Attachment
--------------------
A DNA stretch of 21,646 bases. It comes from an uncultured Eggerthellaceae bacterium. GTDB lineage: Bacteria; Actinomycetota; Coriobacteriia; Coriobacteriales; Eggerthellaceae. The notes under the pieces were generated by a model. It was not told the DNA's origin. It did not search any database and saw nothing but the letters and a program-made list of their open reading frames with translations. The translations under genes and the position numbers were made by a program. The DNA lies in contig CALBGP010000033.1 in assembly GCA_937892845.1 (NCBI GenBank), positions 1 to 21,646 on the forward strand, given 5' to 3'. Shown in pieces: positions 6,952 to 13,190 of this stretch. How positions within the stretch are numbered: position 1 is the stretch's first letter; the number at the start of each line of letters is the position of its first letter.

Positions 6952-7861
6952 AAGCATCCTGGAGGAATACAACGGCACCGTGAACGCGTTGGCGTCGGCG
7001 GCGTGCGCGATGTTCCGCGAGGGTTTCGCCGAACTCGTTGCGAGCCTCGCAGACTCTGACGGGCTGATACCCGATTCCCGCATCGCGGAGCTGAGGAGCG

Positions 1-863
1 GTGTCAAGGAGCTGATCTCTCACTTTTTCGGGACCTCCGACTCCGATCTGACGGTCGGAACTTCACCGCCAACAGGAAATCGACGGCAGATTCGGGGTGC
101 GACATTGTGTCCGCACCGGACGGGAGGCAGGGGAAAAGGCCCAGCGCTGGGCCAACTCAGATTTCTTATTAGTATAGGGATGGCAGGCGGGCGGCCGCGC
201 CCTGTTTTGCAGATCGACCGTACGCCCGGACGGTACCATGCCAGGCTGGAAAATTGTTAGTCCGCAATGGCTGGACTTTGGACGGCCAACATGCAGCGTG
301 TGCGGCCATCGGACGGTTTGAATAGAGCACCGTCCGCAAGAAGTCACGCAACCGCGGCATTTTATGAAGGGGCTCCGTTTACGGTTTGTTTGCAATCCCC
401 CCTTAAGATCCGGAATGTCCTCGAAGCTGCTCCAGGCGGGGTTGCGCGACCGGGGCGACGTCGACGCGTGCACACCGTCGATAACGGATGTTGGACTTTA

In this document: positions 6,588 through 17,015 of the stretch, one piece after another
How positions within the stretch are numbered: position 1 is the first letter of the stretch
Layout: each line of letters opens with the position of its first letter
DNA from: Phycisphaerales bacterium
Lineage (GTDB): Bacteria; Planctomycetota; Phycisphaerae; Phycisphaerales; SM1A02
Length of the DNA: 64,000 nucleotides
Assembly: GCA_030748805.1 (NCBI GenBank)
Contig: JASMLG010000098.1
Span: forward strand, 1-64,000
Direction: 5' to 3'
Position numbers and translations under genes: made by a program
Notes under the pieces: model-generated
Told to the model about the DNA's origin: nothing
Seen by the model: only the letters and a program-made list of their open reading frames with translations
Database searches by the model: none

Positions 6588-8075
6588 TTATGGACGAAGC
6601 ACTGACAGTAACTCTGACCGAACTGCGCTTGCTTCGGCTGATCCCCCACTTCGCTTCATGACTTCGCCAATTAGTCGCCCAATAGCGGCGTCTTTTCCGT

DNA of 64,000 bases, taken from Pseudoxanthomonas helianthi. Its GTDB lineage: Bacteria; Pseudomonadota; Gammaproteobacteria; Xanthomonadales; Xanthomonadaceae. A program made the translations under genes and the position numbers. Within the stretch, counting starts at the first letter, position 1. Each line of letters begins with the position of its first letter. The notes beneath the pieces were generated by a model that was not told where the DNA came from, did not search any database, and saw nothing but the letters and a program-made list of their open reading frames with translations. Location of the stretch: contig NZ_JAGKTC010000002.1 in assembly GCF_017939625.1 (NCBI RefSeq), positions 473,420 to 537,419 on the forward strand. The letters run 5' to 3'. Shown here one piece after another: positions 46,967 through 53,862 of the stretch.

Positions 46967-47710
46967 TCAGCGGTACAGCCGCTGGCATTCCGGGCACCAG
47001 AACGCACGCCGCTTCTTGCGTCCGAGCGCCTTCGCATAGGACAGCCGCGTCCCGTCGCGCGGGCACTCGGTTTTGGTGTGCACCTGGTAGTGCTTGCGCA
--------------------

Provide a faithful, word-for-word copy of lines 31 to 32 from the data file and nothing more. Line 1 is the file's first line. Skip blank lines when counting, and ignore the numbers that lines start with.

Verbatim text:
46967 TCAGCGGTACAGCCGCTGGCATTCCGGGCACCAG
47001 AACGCACGCCGCTTCTTGCGTCCGAGCGCCTTCGCATAGGACAGCCGCGTCCCGTCGCGCGGGCACTCGGTTTTGGTGTGCACCTGGTAGTGCTTGCGCA